What makes this important is that marriage is embedded in hundreds, even thousands, of laws.   I searched the Arizona Revised Statutes for mentions of the words "spouse" or "spouses".  These words are used 1133 times in 373 different statutes!  The Our America team told me they counted over a thousand references in Federal code.  In other words, our law codes give -- in thousands of instances -- specific rights, responsibilities, and privileges to married couples who have access to a state-granted marriage license.  Those left out of the current unequal definition of marriage face any number of challenges imposed on them by these specifics of spousal rights and privileges embedded in our law code.  I call this the non-marriage penalty.

There is no way to rip all these references to marriage out of the law and tax code.  Likewise, there is no way to create an equable marriage alternative such as a civil union -- to do so, we would have to go through and rewrite 373 statutes to incorporate this terminology.   The fairest solution -- the one that most respects individual freedoms -- is to accept that such government licensing of marriage exists and then make it as open and as equal and as fair and as accessible as we possibly can.

Wherein My Schadenfreude Takes on My Ideological Purity

Despite the title, I should make it clear that I oppose the proposed legislation in Arizona to allow warrant-less searches of  abortion clinics.  The stated justification for the law is to ensure safety and healthy conditions at clinics, but the law is transparently about harassing a particular type of business.

However,  I must admit I get some schadenfreude from this.  Supporters of the bill say that they are only extending the current standards applied to many other businesses, such as restaurants and bars, to abortion clinics.

Regulators from OSHA to the health department have tremendous powers to barge into private businesses and conduct searches without a warrant, whatever the text of the Fourth Amendment might say.  They justify this with licensing regimes that require these businesses to have state licenses, and then require businesses accept these extra-Constitutional searches as a prerequisite for the license.

I have opposed these licensing regimes for years, in part because the consumer protection justification is often a sham -- what they really want is to be able to exercise control of private businesses.  In some cases, these laws are used to protect incumbents.  In some cases (e.g. here) they are used to try to shut down the entire (legal) industry.

Statists on the Left have generally poo-pooed these concerns.  Their typical response is that businesses are just whining, and that only those in violation of the law have something to fear.  Now, they suddenly are recognizing that an unannounced search per se is threatening.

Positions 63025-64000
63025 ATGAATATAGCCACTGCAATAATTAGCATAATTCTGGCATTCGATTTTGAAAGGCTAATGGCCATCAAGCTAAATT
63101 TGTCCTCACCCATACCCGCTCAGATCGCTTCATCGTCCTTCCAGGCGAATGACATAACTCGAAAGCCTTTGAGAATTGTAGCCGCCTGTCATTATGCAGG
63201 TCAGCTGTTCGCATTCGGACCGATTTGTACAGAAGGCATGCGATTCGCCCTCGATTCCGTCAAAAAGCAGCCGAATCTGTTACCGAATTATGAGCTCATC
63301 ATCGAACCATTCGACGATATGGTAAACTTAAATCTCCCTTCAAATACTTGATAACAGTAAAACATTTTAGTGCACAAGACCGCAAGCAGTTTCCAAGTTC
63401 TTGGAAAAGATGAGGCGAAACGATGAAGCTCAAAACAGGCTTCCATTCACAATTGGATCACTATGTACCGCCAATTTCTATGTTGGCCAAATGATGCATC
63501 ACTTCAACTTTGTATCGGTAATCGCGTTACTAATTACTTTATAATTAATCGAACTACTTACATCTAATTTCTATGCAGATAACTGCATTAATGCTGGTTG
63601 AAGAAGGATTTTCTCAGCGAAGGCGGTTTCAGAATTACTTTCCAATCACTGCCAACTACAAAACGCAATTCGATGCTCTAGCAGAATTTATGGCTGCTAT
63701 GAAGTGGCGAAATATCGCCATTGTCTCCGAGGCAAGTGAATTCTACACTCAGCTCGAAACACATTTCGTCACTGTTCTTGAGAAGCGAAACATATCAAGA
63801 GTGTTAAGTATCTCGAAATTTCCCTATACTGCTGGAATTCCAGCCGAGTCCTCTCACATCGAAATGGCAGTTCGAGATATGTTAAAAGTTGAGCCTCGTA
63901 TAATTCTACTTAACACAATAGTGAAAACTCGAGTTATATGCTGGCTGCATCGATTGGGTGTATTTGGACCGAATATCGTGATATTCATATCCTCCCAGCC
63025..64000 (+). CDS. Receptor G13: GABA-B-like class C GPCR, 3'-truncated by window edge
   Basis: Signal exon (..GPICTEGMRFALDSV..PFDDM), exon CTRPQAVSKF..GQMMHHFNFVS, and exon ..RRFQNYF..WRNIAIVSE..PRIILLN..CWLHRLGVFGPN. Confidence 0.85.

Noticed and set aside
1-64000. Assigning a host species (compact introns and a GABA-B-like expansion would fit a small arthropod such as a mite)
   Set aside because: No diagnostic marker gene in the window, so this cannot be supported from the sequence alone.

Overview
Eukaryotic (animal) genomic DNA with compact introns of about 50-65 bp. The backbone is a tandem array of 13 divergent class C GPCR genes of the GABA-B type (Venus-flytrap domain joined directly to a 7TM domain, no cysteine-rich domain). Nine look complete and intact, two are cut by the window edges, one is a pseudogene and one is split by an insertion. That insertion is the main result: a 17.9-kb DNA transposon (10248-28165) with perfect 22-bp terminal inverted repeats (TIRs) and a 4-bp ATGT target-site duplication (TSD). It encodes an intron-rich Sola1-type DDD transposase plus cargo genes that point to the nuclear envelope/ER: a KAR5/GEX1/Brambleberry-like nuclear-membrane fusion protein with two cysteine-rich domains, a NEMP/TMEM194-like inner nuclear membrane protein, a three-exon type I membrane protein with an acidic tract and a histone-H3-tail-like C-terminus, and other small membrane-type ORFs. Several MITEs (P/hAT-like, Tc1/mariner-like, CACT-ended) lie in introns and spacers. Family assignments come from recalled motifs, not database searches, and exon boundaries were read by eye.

Update:  I find abortion proponents on the Left to be among the worst examples of faux libertarians.  They claim their issue is about choice regarding one's body, but then tend to simultaneously support all kinds of government interventions in personal medical decision-making.  They are all for the sanctity of private property when there is an abortion clinic on the site;  not so much otherwise.

The Thought Experiment That First Made Me A Climate Skeptic

Please check out my Forbes post today.  Here is how it begins:

Last night, the accumulated years of being called an evil-Koch-funded-anti-science-tobacco-lawyer-Holocaust-Denier finally caught up with me.  I wrote something like 3000 words of indignation about climate alarmists corrupting the very definition of science by declaring their work “settled”, answering difficult scientific questions with the equivalent of voting, and telling everyone the way to be pro-science is to listen to self-designated authorities and shut up.  I looked at the draft this morning and while I agreed with everything written, I decided not to publish a whiny ode of victimization.  There are plenty of those floating around already.

And then, out of the blue, I received an email from a stranger.  Last year I had helped to sponsor a proposal to legalize gay marriage in Arizona.  I was doing some outreach to folks in the libertarian community who had no problem with gay marriage (after all, they are libertarians) but were concerned that marriage licensing should not be a government activity at all and were therefore lukewarm about our proposition.  I suppose I could have called them bigots, or homophobic, or in the pay of Big Hetero — but instead I gathered and presented data on the number of different laws, such as inheritance, where rights and privileges were tied to marriage.  I argued that the government was already deeply involved with marriage, and fairness therefore demanded that more people have access to these rights and privileges.  Just yesterday I had a reader send me an email that said, simply, “you changed my mind on gay marriage.”  It made my day.  If only climate discussion could work this way.